Dangerous projectiles may be hiding in your vehicle


COLUMBUS — Car crashes remain the leading cause of death for children, ages 1 to 13.

While proper use of child safety seats reduces a child’s risk of death by up to 71 percent, a properly installed car seat is just half the battle. Unrestrained items, from sippy cups to cell phones, as well as unbuckled passengers, can turn deadly during a crash.

In conjunction with Child Passenger Safety Week (Sept. 17-23, 2017) AAA is advising parents to ensure their child’s car seat, belongings and other occupants are properly secured in the car.

Crash Forces

Cell phones, sippy cups, toys, groceries and purses all seem harmless, but they can become dangerous projectiles in a crash. That’s because of simple physics: weight x speed = crash force.

For example, a five-pound purse in a car traveling at 35 mph would exert 175 pounds of force on a child or other occupant when involved in a crash.

“Projectiles in your vehicle can cause fatal injuries to ANY occupant in the vehicle, including a perfectly restrained child,” said Kellie O’Riordan, traffic safety program manager for AAA Ohio Auto Club and Certified Child Passenger Safety Instructor.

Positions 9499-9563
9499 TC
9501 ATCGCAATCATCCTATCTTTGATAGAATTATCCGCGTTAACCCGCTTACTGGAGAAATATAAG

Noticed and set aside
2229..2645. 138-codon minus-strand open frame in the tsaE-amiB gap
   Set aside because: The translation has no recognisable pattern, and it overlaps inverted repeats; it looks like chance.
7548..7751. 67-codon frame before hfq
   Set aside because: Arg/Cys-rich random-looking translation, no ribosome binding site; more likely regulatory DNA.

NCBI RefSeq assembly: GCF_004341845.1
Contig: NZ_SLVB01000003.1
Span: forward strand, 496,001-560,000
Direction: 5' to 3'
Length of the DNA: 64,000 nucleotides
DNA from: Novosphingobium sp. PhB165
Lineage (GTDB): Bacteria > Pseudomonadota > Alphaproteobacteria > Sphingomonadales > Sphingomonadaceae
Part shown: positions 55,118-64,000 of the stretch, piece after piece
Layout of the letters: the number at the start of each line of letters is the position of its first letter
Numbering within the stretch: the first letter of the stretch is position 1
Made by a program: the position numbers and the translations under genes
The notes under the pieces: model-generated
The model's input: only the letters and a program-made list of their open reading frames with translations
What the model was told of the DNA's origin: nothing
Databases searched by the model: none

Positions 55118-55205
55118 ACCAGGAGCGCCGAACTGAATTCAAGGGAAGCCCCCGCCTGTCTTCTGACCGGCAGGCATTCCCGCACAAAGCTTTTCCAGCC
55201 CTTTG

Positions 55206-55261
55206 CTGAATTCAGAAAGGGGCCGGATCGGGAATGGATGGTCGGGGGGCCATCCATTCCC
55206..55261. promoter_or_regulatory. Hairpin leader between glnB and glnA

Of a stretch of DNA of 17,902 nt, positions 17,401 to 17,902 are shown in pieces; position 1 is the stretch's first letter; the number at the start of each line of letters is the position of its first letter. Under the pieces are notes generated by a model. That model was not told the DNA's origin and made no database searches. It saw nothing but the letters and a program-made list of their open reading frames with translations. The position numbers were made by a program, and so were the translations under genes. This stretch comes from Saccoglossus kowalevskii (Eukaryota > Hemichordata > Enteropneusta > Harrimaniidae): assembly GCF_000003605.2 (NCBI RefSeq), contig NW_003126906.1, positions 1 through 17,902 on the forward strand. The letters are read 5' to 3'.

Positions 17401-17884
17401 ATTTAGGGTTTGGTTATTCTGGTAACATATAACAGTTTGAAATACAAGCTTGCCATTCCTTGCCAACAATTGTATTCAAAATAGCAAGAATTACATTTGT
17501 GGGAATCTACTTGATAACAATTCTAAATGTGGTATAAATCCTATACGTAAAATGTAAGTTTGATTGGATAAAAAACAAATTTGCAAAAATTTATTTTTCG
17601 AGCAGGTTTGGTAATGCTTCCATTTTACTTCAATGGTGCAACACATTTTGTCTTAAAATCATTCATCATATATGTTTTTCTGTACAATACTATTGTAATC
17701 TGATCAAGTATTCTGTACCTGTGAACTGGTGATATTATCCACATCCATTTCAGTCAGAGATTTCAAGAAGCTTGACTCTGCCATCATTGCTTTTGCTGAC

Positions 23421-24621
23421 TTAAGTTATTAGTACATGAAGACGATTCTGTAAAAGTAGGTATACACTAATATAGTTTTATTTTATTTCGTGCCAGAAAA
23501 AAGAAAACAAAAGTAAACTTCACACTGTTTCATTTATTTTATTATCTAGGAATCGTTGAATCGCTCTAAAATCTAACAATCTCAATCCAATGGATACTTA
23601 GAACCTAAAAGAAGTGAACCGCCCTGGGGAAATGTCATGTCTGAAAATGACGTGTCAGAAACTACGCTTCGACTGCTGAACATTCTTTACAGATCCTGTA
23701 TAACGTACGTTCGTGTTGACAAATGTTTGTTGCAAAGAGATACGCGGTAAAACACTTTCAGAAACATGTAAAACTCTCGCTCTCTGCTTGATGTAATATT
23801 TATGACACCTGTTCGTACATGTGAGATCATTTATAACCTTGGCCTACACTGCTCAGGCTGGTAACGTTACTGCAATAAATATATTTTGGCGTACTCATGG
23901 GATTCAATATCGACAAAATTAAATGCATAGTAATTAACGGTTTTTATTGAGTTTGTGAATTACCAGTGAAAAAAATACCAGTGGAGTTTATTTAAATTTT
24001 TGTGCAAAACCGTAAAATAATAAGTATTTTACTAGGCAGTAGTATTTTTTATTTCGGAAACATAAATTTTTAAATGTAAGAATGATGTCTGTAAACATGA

Unrestrained Passengers

The most common and deadly projectile in vehicles are unrestrained passengers. The Insurance Institute for Highway Safety recently released a study that found that many view the need to buckle up in the back seat as optional, and four out of five adults don’t use a safety belt when making short trips or traveling by taxi or ride-hailing services.

An unbuckled adult inside a vehicle traveling 40 mph would hit the windshield, or another occupant with the same force as hitting the ground after a fall from a five-story building, according to Safe Kids Worldwide’s National Child Passenger Safety Certification Program.

“By deciding not to buckle up, occupants present great risk to themselves and all other occupants in the vehicle, including children.” said O’Riordan. “Each driver and passenger should speak up when they see this unsafe and illegal practice. Speaking up could save a life.”

The National Highway Traffic Safety Administration estimates seat belts helped save 13,941 lives in 2015, and if everyone buckled up that number could increase by 2,800.

Checking for Safety

In an effort to keep children, and all occupants safe while riding in the car, AAA Ohio Auto Club offers free seat checks, by appointment, for all parents and caregivers at its stores. For more information and to find a location, visit AAA.com/ChildSafety.

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Biggest threat to children comes from inside the car

 

Staff report

 

 

Information for this article was provided the AAA.